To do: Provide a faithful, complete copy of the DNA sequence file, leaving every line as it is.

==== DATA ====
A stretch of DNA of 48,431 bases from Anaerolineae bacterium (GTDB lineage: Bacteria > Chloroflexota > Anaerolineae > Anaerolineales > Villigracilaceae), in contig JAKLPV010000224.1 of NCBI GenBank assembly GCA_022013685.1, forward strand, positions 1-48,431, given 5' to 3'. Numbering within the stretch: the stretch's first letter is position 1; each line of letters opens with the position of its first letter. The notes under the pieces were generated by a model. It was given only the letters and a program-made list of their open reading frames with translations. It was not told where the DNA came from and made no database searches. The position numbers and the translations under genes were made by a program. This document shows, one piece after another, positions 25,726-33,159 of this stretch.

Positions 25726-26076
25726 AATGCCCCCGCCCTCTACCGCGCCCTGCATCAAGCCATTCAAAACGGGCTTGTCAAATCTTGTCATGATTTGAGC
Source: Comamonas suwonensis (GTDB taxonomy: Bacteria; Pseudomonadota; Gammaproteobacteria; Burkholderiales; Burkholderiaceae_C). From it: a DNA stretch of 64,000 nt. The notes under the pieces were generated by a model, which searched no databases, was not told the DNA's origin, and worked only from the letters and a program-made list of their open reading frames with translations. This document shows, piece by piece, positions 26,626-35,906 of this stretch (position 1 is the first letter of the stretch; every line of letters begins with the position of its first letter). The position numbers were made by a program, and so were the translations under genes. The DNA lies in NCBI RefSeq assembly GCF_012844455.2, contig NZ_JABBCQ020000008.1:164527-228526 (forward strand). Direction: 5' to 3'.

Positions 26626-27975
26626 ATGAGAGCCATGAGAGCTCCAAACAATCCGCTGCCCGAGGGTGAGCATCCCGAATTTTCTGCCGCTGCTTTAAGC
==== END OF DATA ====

A stretch of DNA of 48,431 bases from Anaerolineae bacterium (GTDB lineage: Bacteria > Chloroflexota > Anaerolineae > Anaerolineales > Villigracilaceae), in contig JAKLPV010000224.1 of NCBI GenBank assembly GCA_022013685.1, forward strand, positions 1-48,431, given 5' to 3'. Numbering within the stretch: the stretch's first letter is position 1; each line of letters opens with the position of its first letter. The notes under the pieces were generated by a model. It was given only the letters and a program-made list of their open reading frames with translations. It was not told where the DNA came from and made no database searches. The position numbers and the translations under genes were made by a program. This document shows, one piece after another, positions 25,726-33,159 of this stretch.

Positions 25726-26076
25726 AATGCCCCCGCCCTCTACCGCGCCCTGCATCAAGCCATTCAAAACGGGCTTGTCAAATCTTGTCATGATTTGAGC
Source: Comamonas suwonensis (GTDB taxonomy: Bacteria; Pseudomonadota; Gammaproteobacteria; Burkholderiales; Burkholderiaceae_C). From it: a DNA stretch of 64,000 nt. The notes under the pieces were generated by a model, which searched no databases, was not told the DNA's origin, and worked only from the letters and a program-made list of their open reading frames with translations. This document shows, piece by piece, positions 26,626-35,906 of this stretch (position 1 is the first letter of the stretch; every line of letters begins with the position of its first letter). The position numbers were made by a program, and so were the translations under genes. The DNA lies in NCBI RefSeq assembly GCF_012844455.2, contig NZ_JABBCQ020000008.1:164527-228526 (forward strand). Direction: 5' to 3'.

Positions 26626-27975
26626 ATGAGAGCCATGAGAGCTCCAAACAATCCGCTGCCCGAGGGTGAGCATCCCGAATTTTCTGCCGCTGCTTTAAGC